Because the clinical spectrum of CL is broad and can be misdiagnosed as other skin conditions such as cutaneous mycoses, leprosy, keloid, lupus vulgaris, or sarcoidosis , a differential diagnosis can be very important for treatment. While microscopy and culture remain the gold standard for CL diagnosis, the sensitivity is variable and time consuming, demanding technical expertise and significant infrastructure. Serology-based method is not very useful in CL diagnosis because of undetectable or low antibodies titers. Many molecular diagnostic methods that allow the use of less invasive sampling with better sensitivity and specificity have been developed extensively for CL diagnosis. Particularly, PCR-technique targeting different gene sequences have been employed over the last decades for CL diagnosis [34, 35]. PCR platforms for CL show specificity (84%–100%) and sensitivity (90%–98%) [34, 36].
The first LAMP test for CL on skin biopsy was a generic, reverse transcriptase (RT-LAMP), targeting the conserved region of the Leishmania 18S ribosomal RNA (rRNA) gene with infection detection limit of 10 and 100 parasites/ml . Different studies have recently developed this technique for various applications, especially those based on the Leishmania 18S rRNA and minicircle kinetoplast DNA (kDNA) genes in CL endemic countries (Table 1). The choice of 18S rRNA gene in most pan-Leishmania LAMP assays was due to its high conservation across Leishmania species, while the kDNA gene has been proven to yield high sensitivity against other genes in comparative studies due to its high copy number [38, 39]. More recently, a LAMP assay targeting the cysteine protease B (cpb) gene has also been used for diagnosis of CL cases in Tunisia . A comparative study of pan-Leishmania LAMP assays employing primers targeting Leishmania 18S rRNA and histone genes, respectively, using purified DNAs of CL-causing species—L. (L.) major, L. (L.) tropica, L. (L.) mexicana, L. (V.) braziliensis, L. (V.) guyanensis, L. (V.) panamensis—revealed a similar limit of detection at 0.01 parasite/μl for both genes, but the histone primer was found to be incapable of amplifying all L. (V.) guyanensis and L. (V.) braziliensis strains tested, indicating low sequence homology to some strains . Studies have shown the usefulness of patient saliva  and a direct boil-LAMP method  in the diagnosis of CL. The boil method was found not to compromise Leishmania detection sensitivity of the LAMP assays [42, 43]. Furthermore, a Flinders Technology Associates (FTA)-LAMP for CL with detection sensitivity as low as 0.01 parasites/μl was demonstrated with clinical tissue spotted on FTA cards obtained from patients in Peru . The established LAMP assay showed the usefulness of FTA cards as a direct sampling tool for diagnosis of CL and was comparable to using purified DNA as a template. The reported FTA-LAMP is a further improvement in the application of LAMP in that it circumvents the need for liquid handling during sample collection and transportation, as well as refrigerant/cold storage. In spite of the fact that only a few human CL-LAMP studies were identified in our review of available literature, the diagnostic accuracy of LAMP testing for CL revealed sensitivity of 80%–92% and specificity of 94%–100% on tissue biopsies in three studies [44–46] (Fig 3A). Overall, these reports support a potential role of LAMP as a reliable point-of-care (POC) diagnostic test for CL, which will be widely applicable in both endemic and nonendemic regions.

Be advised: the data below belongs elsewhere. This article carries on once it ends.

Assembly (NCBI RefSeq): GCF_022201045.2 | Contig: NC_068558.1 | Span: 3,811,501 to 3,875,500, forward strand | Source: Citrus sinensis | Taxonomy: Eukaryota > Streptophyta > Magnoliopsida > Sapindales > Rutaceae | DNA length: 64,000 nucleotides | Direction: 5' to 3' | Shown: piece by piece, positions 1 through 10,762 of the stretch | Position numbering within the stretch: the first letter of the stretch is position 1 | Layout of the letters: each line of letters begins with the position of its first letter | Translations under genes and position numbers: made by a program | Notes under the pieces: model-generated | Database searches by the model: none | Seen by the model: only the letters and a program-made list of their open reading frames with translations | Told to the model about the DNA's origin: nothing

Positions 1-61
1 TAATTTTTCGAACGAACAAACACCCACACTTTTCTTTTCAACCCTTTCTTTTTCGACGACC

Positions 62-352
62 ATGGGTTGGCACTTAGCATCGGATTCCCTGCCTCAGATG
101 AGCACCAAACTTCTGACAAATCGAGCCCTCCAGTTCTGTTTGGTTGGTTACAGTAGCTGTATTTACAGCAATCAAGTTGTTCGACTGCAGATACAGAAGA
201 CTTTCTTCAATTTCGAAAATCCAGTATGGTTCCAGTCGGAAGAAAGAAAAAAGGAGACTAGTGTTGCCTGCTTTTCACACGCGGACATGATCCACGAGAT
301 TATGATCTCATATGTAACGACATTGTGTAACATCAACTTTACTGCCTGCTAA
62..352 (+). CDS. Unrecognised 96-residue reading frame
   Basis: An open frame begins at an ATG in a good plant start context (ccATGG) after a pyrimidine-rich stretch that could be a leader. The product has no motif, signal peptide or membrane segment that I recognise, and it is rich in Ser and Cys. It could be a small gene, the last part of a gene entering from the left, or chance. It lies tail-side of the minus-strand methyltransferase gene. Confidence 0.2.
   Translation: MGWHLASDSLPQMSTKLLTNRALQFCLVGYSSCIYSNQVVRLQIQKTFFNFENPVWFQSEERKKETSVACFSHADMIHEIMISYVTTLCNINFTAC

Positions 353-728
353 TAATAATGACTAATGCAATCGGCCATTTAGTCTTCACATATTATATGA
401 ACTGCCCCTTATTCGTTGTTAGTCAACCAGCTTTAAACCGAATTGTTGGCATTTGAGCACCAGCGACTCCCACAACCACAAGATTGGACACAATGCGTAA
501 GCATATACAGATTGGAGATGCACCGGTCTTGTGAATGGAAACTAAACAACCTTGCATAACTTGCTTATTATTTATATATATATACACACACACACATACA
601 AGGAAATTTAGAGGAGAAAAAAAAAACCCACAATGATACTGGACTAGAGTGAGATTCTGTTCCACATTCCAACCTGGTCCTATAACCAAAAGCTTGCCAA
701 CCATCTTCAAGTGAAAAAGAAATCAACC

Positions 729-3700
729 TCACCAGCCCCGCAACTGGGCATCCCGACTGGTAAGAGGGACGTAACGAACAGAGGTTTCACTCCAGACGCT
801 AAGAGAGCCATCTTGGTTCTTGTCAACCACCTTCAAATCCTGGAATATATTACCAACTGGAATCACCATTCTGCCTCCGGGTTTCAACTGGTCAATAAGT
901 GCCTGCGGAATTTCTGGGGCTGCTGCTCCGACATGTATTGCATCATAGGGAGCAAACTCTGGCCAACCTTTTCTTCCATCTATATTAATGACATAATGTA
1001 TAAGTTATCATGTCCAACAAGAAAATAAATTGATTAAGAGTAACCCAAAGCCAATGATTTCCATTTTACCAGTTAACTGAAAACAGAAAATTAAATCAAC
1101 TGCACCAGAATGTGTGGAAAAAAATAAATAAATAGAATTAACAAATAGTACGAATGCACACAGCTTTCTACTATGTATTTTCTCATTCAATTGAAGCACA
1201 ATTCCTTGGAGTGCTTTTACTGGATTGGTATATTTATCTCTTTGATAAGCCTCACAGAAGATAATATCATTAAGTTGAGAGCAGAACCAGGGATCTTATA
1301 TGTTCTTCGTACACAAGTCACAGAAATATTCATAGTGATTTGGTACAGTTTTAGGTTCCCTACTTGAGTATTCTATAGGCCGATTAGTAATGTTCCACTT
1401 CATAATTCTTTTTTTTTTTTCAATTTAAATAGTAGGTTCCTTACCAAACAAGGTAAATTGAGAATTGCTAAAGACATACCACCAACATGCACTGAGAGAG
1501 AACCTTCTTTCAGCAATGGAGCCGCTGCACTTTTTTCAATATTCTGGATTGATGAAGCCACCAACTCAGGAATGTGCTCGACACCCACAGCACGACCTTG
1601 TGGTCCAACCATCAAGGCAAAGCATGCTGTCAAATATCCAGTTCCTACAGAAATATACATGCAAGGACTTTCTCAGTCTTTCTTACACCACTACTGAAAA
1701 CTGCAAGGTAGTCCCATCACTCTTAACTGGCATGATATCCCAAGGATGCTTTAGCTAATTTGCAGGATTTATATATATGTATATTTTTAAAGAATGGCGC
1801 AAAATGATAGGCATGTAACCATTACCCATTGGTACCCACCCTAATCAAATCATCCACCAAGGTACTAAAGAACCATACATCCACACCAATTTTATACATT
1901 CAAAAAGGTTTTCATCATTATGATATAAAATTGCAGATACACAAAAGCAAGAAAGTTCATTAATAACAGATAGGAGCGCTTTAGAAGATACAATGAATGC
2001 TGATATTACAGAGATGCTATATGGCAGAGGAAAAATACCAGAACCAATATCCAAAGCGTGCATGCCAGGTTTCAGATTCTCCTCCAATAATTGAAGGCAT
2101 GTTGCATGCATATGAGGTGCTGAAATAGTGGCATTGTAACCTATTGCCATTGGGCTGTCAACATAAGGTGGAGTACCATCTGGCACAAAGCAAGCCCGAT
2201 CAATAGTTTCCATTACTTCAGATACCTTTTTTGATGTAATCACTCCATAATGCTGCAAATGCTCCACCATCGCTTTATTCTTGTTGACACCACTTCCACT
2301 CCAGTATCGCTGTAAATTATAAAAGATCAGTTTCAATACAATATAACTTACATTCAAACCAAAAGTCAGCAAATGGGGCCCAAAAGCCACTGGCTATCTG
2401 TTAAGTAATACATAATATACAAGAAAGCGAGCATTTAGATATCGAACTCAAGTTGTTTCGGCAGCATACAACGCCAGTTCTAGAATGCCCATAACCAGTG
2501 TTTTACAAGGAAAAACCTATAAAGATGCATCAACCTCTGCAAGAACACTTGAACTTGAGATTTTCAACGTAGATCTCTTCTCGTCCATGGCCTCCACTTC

(A) Cutaneous leishmaniasis (CL)-LAMP on tissue biopsy (B) Visceral leishmaniasis (VL)-LAMP on whole blood. (C) VL-LAMP on buffy coat. (D) HIV-VL co-infection-LAMP on whole blood. (E) Post kala-azar dermal leishmaniasis (PKDL)-LAMP on tissue biopsy. FN, False-negative; FP, False-positive; TN: True-negative; TP, True-positive.
VL and PKDL
VL is characterized by fever, weight loss, wasting, and splenomegaly and is fatal if left untreated. VL is caused by L. (L.) infantum (both in the New and Old World) or L. (L.) donovani (only in the Old World). The disease is prevalent in tropical regions, with more than 90% of total cases reported from India, Bangladesh, Sudan, Brazil, Ethiopia, and South Sudan . Post kala-azar dermal leishmaniasis (PKDL) is a complication of VL, characterized by macular, maculopapular, and nodular lesions in a patient who has recovered from VL. Significantly, during interepidemic periods of VL, patients who developed PKDL are considered as potential reservoir hosts for the parasite . Therefore, detection and identification of both VL and PKDL patients in endemic areas are of paramount importance to combat leishmaniasis.